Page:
Tai created Harakati za Lucy Initiative which uses animation to tell real life stories that include problems school girls face concerning Sexual Reproductive health: Animation aims to raise awareness in communities about the role of men in supporting girls in the issues of sexual reproductive health.
August last year our initiative among four others won Seed Fund from AMUA Accelerator which was funded by UNFPA. Among the four winning Start-ups UNFPA chose two representatives, among them was Gwamaka Mwakabuka, the producer of Harakati za Lucy and Dorah Peter founder of eShangazi Chat Boat to represent the winners of innovation startups of the continent to the WomanUP 8th African Conference of Sexual and Reproductive Health in South Africa.
Gwamaka Mwabuka and Dorah Peter at Youth Conference in CedarWood Sandton Johannesburg, South Africa.
Under the theme Advancing the sexual Health and Reproductive Rights of Girls and Women in Africa , the 8TH African Conference on Sexual Health and Rights was opportunity for academics, activists and development workers to REVIEW and RENEW their commitment to SHR and RECONNECT with partners for change.
The conference had two parts that include youth conference and the main conference. In the youth part, different youth from around the word met and discuss challenges that different countries face in term of SRH and how young people can contribute to solve issues affecting adolescent girls in SRH. Then, during the main conference stakeholders, police makers and different NGOS came together to talk about SRH.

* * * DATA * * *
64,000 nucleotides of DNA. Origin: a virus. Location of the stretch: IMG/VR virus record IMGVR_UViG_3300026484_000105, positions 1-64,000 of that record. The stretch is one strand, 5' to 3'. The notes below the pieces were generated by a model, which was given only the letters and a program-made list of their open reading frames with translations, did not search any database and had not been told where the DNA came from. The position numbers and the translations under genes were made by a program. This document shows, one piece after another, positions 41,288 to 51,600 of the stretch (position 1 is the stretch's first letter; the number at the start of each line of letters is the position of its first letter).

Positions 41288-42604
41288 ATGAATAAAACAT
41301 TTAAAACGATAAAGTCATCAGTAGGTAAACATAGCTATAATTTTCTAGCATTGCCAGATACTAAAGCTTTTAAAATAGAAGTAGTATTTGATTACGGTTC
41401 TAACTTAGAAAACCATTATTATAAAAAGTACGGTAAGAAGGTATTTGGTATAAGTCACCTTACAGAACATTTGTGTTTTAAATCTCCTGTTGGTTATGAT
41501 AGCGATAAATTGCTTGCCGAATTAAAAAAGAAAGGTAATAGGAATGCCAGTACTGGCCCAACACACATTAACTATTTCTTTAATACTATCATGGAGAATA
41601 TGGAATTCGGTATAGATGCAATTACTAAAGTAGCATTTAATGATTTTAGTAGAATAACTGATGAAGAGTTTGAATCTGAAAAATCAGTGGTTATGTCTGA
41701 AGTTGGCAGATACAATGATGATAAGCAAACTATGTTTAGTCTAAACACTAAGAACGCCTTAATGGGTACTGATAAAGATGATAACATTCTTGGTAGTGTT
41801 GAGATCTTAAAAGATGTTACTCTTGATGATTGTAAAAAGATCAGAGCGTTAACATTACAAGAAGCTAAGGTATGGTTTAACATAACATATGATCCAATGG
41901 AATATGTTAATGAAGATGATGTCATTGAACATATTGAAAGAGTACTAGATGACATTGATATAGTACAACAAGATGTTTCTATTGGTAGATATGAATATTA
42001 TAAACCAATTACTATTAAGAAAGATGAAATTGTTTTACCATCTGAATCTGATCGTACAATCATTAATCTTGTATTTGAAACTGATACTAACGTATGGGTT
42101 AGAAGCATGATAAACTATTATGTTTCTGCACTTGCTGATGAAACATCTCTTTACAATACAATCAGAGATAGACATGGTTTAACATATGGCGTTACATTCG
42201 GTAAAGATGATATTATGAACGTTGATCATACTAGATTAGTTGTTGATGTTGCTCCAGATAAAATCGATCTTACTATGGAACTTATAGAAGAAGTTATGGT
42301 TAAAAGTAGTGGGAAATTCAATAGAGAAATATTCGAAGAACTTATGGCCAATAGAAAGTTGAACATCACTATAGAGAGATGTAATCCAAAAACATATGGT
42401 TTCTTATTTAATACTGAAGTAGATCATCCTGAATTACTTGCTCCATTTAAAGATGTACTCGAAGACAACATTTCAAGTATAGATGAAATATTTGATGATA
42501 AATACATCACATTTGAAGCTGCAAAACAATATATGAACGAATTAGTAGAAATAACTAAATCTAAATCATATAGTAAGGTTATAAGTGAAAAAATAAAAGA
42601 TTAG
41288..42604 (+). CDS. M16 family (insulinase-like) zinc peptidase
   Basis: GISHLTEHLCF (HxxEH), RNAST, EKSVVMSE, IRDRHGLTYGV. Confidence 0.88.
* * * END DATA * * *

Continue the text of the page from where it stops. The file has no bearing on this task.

Gwamaka was honored to be a mentor in a space where youth met and discuss how to come up with ideas that help solving social problems affecting adolescent girls by using technology and turning them into business. He was working with the team that deals with solving the problem of access to information for the people who are in remote areas in order to break the digital gap between people who have access to smart phones and those one who don’t have.
With the animation of Harakati za Lucy, the discussion concerning involvement of men in SRH can now take place within communities, as it is displayed in open meetings where student, teachers, parents and other stakeholders are involved and spark conversation. Including the society in this manner allows to find the best solutions for the faced problem.
Without a doubt in the minds of many it had been almost inconceivable that you can use technology to solve social problems, but Harakati za Lucy animation sets an important example for the rest of the continent. “Our goal is it to assure the world, yes, this is possible, we have done it, and we will continue to dedicate time to invest heavily in solving problems concerning Sexual Reproductive Health among girls in schools in order to reduce number of school dropout”, said Gwamaka.